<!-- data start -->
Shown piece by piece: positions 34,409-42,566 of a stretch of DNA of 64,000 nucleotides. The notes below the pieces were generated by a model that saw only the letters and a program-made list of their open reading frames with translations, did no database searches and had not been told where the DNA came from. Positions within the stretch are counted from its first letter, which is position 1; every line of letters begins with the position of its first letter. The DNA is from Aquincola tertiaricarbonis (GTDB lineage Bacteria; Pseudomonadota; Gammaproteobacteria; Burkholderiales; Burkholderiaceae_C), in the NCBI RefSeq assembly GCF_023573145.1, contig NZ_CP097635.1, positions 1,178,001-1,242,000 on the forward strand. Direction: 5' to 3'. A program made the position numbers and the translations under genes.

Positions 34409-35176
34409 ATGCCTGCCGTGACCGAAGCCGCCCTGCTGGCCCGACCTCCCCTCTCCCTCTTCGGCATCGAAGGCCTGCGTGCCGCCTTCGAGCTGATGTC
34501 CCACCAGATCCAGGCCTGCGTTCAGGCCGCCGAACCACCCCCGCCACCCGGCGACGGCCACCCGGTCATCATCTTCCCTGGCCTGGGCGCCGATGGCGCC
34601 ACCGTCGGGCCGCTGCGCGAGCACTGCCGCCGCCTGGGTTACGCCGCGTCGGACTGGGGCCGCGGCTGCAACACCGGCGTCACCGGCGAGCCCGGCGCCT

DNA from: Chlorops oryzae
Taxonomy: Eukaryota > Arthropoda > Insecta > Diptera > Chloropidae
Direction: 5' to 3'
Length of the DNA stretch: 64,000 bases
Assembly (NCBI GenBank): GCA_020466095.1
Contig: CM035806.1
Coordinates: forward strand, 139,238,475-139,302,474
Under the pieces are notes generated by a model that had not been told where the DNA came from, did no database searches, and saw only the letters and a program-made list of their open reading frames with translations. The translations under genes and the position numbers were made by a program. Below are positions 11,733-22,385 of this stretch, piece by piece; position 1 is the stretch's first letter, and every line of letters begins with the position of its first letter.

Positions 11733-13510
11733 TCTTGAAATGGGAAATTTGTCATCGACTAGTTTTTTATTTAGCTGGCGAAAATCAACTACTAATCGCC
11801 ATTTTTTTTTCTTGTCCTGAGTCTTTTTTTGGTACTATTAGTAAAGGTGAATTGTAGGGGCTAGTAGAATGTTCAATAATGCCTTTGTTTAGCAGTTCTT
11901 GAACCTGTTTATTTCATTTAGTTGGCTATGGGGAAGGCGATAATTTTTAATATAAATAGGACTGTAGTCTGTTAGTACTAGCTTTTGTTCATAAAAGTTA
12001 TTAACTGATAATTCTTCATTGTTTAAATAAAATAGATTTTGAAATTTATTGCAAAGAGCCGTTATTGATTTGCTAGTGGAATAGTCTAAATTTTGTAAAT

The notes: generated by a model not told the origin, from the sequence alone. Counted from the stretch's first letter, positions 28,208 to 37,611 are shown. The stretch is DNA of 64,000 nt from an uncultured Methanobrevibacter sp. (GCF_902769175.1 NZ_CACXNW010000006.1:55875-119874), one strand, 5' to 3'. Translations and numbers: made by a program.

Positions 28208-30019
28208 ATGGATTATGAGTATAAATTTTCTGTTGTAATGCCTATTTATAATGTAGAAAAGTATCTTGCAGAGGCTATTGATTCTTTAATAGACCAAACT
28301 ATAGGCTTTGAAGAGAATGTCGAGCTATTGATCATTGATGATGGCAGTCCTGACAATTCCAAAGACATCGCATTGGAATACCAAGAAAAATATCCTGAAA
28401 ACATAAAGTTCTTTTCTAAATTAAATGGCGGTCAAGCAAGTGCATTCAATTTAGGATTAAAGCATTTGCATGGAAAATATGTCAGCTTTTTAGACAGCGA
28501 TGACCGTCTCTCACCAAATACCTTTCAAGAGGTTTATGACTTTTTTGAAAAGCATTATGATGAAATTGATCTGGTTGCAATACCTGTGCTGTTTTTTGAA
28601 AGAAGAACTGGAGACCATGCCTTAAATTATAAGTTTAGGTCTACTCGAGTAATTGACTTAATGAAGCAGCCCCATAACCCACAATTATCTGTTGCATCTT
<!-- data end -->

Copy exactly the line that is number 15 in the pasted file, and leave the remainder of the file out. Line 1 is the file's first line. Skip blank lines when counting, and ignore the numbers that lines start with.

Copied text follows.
11733 TCTTGAAATGGGAAATTTGTCATCGACTAGTTTTTTATTTAGCTGGCGAAAATCAACTACTAATCGCC